In the past five years, Square Enix has experienced significant growth and expansion in its business ventures. The Japanese video game company, known for popular franchises such as Final Fantasy, Dragon Quest and Kingdom Hearts, has made substantial strides and has managed to grow its top line and bottom line for the past few years. Here is what the growth of each of their business looked like until the end of FY2022:
In terms of business growth, Square Enix has expanded its presence in the Western market through strategic partnerships with major publishers such as Eidos-Montréal for the development of the critically acclaimed Deus Ex series. The company also saw a significant uptick in revenue from its collectibles and merchandising division, thanks to popular products like the Play Arts Kai action figures.
In recent years, Square Enix has shown an increased focus on digital distribution of games through platforms such as Steam and the Xbox Store. This shift allowed them to reach a wider audience and generate more revenue with their back catalog of classic titles. For example, the Final Fantasy VII, VIII, IX, X/X-2 HD Remaster bundle drove strong sales on the Steam platform.
While Square-Enix owns several types of businesses, their Digital Digital Entertainment arm, which is basically games, is the one that’s the biggest at about ¾ of their total sales. Their recent good results were driven by strong sales of the FFVII Reboot, for example. While they have a very large portfolio, they tend to rely on very strong blockbusters and can be stunned by relatively worse results. The recent Final Fantasy XVI did not perform too well, potentially driven by it being a PS5 exclusive on a platform that has experienced shortages. Make bad calls, meet consequences.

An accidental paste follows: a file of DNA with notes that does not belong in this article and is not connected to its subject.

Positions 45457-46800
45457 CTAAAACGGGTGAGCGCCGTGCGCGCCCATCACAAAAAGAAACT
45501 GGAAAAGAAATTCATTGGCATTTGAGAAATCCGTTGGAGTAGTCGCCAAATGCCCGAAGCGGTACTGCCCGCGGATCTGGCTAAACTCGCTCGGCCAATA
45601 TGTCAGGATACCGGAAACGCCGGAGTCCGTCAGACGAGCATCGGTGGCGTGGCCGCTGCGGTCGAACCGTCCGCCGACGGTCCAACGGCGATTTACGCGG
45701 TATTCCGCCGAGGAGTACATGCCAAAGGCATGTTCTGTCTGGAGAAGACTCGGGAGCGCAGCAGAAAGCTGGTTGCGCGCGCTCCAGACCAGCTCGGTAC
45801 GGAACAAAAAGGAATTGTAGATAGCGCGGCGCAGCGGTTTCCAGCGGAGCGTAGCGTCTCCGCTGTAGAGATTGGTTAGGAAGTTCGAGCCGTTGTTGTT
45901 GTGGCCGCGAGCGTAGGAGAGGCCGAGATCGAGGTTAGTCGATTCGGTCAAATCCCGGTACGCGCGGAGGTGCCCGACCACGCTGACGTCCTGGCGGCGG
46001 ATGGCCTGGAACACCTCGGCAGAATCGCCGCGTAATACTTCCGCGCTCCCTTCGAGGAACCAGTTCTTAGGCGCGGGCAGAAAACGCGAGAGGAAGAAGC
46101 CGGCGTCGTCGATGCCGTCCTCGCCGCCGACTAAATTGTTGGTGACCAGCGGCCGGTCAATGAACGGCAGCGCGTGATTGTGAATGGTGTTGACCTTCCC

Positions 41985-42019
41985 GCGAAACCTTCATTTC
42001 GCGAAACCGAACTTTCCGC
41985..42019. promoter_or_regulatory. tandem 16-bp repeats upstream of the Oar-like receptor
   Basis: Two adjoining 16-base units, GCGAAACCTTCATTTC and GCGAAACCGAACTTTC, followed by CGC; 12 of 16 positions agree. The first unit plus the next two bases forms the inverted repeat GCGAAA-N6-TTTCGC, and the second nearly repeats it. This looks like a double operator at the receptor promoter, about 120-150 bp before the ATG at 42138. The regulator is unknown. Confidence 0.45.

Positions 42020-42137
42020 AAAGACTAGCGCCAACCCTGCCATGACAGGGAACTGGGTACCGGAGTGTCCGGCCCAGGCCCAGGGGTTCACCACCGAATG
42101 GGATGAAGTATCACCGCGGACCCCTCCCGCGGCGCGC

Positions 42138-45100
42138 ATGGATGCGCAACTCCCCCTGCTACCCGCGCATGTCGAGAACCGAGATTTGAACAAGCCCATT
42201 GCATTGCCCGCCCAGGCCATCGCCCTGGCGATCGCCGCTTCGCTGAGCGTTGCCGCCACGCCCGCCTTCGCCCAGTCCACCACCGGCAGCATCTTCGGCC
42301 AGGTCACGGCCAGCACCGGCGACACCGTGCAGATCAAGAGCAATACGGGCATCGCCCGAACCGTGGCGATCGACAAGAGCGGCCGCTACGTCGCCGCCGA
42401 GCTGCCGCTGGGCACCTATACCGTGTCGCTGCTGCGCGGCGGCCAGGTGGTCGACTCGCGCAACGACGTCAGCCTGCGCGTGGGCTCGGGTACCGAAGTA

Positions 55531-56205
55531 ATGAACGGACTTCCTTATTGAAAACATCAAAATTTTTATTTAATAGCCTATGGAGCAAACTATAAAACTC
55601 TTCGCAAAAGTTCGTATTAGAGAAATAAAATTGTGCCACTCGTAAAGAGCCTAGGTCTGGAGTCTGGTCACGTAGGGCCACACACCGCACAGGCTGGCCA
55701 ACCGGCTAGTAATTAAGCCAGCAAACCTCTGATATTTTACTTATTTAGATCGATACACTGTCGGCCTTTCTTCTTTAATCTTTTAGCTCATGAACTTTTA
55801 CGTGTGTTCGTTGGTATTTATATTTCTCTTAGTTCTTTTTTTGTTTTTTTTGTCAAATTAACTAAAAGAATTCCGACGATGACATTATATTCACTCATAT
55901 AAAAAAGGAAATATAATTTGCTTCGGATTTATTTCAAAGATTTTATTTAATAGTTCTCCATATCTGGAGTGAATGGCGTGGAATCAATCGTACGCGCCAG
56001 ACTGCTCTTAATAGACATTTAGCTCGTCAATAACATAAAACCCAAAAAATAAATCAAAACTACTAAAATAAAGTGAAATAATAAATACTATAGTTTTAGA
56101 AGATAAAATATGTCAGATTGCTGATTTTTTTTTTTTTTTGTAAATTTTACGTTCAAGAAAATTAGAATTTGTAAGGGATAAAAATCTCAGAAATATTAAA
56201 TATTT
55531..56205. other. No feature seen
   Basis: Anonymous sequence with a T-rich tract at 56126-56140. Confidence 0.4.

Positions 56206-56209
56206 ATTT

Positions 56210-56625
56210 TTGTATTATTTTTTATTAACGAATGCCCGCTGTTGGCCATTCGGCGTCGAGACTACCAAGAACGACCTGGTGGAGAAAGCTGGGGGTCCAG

In any case, Square Enix was back at the TGS with a very big booth.
As expected, they allocated a large area for their next expected blockbuster, Final Fantasy VII Rebirth, the second opus part of the reboot of FFVII. They had a huge line of PS5 units to make sure a large amount of people could play the game at once. We had the chance to get in line and try it out.
FF VII Rebirth
There were two different versions of the demo to play and I did one of them, the one where you play a flashback with Tifa, Cloud and Sephiroth in the mines to find Materia at its source. This was a 15 mins demo give or take, and it felt very similar to the first remake. The fighting system was mostly unchanged with its real-time action focus, but at least you could play Sephiroth during combat scenes by switching characters. Just like for FVII Remake a few years ago, the demo ended with a fight against a boss, and that felt a lot like a rehash of the Mako Reactor robot boss both in the environment and the cutscenes. The game ran on PS5, and visuals were very much on par with what you expect from a modern PC.
I left after finishing the demo with a positive impression, but hardly as enchanted by the idea of the remake as much as I did back in 2018. At least we will get to see more of Sephiroth…